The USPS is most likely to file the new rates with the Postal Regulatory Commission in October. As long as the PRC determines that the USPS proposal meets certain standards, such as not violating the price caps, the new rates will take effect without modification.

Next month, the PRC is slated to announce the results of its 10th anniversary review of the law that created the price cap. If it determines that the law’s system for regulating market-dominant rates is not meeting the law’s objectives, the PRC can modify or replace the system.

Postal officials argue that, because the system fails to meet the objective “to assure adequate revenues . . . to maintain financial stability,” the PRC should loosen or eliminate the price cap. But a significant PRC overhaul of the rate-making rules would probably lead to legal challenges that could delay implementation of any changes.

Related articles:

Thursday, July 20, 2017

Color It Dead: The Coloring Book Bubble Has Burst

Stick a crayon in it: The adult coloring book craze is dead.

Coloring books with grown-up themes were the hot item of 2016 for both brick-and-mortar bookstores and for retail sales of magazines.

Publishers eagerly jumped aboard the bandwagon, cranking out new products in a category that’s well-suited to analog, in-person sales and definitely ill-suited to electronic editions. (Seen a Kindle edition of a coloring book lately?)

Now many stores have grown wary of the category, as sales plummet and inventory stacks up, according to book-industry sources.

Barnes & Noble reported that coloring books were the main reason its Sterling Publishing Co.’s sales grew 22% in the year that ended on April 30, 2016 – and declined 20% during the following nine months.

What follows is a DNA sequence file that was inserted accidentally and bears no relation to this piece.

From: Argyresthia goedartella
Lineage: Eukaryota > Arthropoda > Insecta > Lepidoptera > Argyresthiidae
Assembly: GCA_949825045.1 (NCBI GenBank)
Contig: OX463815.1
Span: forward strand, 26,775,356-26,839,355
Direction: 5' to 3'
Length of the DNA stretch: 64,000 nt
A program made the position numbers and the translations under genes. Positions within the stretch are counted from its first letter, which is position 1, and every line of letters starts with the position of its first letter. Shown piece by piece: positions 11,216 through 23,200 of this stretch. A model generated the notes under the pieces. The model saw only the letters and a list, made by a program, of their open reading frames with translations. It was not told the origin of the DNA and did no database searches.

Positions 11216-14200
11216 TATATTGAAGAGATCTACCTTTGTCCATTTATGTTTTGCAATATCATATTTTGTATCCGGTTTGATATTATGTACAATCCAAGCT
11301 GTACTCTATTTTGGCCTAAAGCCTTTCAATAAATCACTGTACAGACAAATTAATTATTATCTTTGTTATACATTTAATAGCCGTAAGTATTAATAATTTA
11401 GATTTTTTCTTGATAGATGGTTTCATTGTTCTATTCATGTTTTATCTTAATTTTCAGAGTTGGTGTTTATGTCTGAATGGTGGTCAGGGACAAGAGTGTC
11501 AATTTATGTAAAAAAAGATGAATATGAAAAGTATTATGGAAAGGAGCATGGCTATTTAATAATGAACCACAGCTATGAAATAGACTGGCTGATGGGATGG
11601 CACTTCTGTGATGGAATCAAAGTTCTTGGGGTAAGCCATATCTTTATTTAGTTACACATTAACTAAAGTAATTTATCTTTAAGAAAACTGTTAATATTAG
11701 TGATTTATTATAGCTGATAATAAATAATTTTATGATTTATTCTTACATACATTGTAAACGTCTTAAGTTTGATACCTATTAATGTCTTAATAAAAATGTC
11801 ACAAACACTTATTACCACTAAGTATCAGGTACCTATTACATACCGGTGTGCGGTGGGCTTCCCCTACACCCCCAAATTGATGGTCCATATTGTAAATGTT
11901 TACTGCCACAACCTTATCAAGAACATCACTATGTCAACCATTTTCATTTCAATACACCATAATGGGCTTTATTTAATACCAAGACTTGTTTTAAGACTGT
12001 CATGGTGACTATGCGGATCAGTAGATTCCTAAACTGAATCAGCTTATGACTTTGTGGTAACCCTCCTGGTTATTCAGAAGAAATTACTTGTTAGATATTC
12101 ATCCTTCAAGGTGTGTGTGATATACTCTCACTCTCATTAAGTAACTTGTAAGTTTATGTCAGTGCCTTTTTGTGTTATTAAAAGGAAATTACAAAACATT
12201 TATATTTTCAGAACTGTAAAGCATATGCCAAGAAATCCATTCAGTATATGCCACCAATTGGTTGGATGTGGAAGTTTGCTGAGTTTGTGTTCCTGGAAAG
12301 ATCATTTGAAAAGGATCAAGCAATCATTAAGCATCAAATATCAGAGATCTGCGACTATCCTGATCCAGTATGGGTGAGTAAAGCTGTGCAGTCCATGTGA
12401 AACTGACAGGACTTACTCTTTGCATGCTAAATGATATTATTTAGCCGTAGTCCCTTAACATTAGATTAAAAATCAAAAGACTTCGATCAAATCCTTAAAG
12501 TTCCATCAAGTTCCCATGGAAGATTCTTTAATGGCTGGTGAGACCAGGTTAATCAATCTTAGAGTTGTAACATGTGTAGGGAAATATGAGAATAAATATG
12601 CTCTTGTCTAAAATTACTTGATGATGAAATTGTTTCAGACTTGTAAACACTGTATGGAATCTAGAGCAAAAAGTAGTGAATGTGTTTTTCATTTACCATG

Recently, B&N management reportedly told its buyers to put the kibosh on bringing in any more adult coloring books, "with rare exceptions." Other retailers are predicting their 2017 book sales will be down versus last year because of the coloring book crash.

Data about sales of adult coloring bookazines distributed via the “newsstand” (magazine retail) system are harder to come by. Magazine publishers were later to the party than book publishers, but many still profited for a while.

The MagNet newsstand-analysis service reported in early 2016 that the category was growing in both titles and unit sales, “with many releases selling over 125,000 copies on the newsstand at higher cover prices.”


But the coloring book trend seems to have cooled off, if not crashed, for magazine publishers as well. No longer does every industry conferences include a speaker telling us that the way to stop the newsstand system from circling the drain is to publish more adult coloring books.

And Cosmo never did publish the Kama Sutra Coloring Book, packaged with a box of 24 different "Flesh Tone" Crayolas, that I was so hoping for.

My friends in the book trade say the Next Big Thing is joke books. Some will say the magazine industry got a jump on that trend with all the special issues about President Trump. (But I, for one, am not laughing.)

Related articles: 





Thursday, June 8, 2017

Books: Amazon's Big Mac

Profit? That's for other products. Amazon gets more important benefits from selling books.

Inside an Amazon Books store: Kindles, Fires, backpacks,
headphones -- oh, hey, there's a couple of books, too.




Despite its dominance of the book business, Amazon probably derives little, if any, direct profit from selling books. But, as demonstrated by its new brick-and-mortar stores, Amazon derives plenty of value from books.

You can’t understand Amazon the book seller – and how to work with or compete against it – by thinking only about books.

For Amazon, books have always been a springboard to bigger and better things. The company was at best a breakeven venture in its early years as a books-only and then books-mostly retailer, and today it still doesn’t have to earn a cent of profit from books to be a successful bookseller.

Amazon.com, mid-1997. From Geeking with Greg.
Even when Amazon.com started up 22 years ago as an online bookstore, Jeff Bezos’ vision went far beyond books. Or profits: He reportedly didn’t plan to earn a profit for at least four years.